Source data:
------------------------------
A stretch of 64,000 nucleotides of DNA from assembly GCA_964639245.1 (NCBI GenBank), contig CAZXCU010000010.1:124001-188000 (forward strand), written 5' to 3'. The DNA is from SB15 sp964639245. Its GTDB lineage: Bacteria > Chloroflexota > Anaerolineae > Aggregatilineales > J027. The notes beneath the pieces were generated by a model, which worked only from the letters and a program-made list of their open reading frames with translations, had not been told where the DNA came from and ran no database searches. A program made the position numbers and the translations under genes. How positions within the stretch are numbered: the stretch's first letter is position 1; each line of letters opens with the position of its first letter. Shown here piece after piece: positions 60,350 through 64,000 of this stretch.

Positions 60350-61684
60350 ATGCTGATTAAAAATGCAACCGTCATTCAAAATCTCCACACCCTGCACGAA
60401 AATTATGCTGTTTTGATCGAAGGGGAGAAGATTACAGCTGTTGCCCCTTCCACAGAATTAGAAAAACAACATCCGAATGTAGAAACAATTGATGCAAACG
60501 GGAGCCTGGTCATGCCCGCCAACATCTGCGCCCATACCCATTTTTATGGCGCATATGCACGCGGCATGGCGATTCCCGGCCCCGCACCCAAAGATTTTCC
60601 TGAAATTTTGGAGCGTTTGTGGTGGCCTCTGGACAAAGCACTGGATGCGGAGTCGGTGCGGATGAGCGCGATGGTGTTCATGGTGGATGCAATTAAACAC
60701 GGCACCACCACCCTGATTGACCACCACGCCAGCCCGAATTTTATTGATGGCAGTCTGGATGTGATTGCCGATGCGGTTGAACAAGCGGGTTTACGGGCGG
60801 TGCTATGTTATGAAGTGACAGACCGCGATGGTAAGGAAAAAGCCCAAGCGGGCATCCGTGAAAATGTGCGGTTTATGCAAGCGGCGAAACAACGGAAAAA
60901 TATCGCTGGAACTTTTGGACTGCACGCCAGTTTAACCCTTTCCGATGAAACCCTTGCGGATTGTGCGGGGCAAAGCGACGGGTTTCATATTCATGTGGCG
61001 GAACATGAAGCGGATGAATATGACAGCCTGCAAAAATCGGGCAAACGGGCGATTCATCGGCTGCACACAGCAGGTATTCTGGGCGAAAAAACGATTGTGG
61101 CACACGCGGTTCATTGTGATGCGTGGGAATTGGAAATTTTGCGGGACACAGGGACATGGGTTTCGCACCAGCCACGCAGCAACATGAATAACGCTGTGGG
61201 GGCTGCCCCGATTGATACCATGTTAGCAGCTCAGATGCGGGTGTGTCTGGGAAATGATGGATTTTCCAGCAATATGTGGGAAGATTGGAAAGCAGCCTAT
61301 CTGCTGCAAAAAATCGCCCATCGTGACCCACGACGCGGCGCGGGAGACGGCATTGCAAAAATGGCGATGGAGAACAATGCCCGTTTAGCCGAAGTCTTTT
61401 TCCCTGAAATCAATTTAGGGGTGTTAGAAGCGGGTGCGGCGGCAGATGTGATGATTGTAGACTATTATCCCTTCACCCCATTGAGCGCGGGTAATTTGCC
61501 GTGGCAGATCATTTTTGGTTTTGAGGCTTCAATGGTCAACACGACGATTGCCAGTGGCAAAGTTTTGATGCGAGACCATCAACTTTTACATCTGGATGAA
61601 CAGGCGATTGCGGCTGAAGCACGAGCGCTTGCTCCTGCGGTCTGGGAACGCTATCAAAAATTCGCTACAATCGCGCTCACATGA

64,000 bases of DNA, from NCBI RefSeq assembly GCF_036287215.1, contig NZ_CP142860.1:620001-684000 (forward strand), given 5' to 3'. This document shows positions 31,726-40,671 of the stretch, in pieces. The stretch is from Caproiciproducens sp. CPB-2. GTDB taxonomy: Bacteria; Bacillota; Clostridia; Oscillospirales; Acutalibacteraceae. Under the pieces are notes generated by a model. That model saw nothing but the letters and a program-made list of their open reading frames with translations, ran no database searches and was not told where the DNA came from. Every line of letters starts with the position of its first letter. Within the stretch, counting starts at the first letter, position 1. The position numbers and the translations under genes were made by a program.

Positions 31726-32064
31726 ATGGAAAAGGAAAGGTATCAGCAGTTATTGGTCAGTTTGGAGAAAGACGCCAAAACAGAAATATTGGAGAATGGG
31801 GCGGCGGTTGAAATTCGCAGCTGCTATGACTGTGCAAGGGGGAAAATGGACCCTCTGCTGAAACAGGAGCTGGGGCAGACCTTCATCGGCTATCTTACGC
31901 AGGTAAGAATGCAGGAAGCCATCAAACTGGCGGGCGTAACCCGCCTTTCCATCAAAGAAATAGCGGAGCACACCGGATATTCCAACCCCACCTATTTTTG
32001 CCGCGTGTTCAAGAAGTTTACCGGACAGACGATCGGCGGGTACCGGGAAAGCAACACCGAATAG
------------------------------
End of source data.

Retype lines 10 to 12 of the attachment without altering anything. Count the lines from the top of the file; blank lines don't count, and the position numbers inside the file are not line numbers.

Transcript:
61001 GAACATGAAGCGGATGAATATGACAGCCTGCAAAAATCGGGCAAACGGGCGATTCATCGGCTGCACACAGCAGGTATTCTGGGCGAAAAAACGATTGTGG
61101 CACACGCGGTTCATTGTGATGCGTGGGAATTGGAAATTTTGCGGGACACAGGGACATGGGTTTCGCACCAGCCACGCAGCAACATGAATAACGCTGTGGG
61201 GGCTGCCCCGATTGATACCATGTTAGCAGCTCAGATGCGGGTGTGTCTGGGAAATGATGGATTTTCCAGCAATATGTGGGAAGATTGGAAAGCAGCCTAT